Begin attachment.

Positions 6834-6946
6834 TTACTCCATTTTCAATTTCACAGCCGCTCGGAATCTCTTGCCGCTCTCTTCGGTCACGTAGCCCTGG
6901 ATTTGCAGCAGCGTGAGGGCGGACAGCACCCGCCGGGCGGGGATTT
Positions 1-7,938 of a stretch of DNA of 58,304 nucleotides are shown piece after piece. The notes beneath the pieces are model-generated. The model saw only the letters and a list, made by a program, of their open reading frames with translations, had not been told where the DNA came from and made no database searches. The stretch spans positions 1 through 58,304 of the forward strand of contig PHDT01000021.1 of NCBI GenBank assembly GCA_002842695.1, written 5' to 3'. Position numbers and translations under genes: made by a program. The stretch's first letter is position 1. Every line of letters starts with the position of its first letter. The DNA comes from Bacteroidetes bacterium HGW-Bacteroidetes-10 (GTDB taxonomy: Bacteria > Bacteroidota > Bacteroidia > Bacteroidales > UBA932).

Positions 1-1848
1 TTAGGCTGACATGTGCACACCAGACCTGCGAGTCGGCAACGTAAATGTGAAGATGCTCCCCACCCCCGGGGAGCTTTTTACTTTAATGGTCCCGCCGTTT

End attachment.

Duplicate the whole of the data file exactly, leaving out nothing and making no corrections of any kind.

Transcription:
Positions 6834-6946
6834 TTACTCCATTTTCAATTTCACAGCCGCTCGGAATCTCTTGCCGCTCTCTTCGGTCACGTAGCCCTGG
6901 ATTTGCAGCAGCGTGAGGGCGGACAGCACCCGCCGGGCGGGGATTT
Positions 1-7,938 of a stretch of DNA of 58,304 nucleotides are shown piece after piece. The notes beneath the pieces are model-generated. The model saw only the letters and a list, made by a program, of their open reading frames with translations, had not been told where the DNA came from and made no database searches. The stretch spans positions 1 through 58,304 of the forward strand of contig PHDT01000021.1 of NCBI GenBank assembly GCA_002842695.1, written 5' to 3'. Position numbers and translations under genes: made by a program. The stretch's first letter is position 1. Every line of letters starts with the position of its first letter. The DNA comes from Bacteroidetes bacterium HGW-Bacteroidetes-10 (GTDB taxonomy: Bacteria > Bacteroidota > Bacteroidia > Bacteroidales > UBA932).

Positions 1-1848
1 TTAGGCTGACATGTGCACACCAGACCTGCGAGTCGGCAACGTAAATGTGAAGATGCTCCCCACCCCCGGGGAGCTTTTTACTTTAATGGTCCCGCCGTTT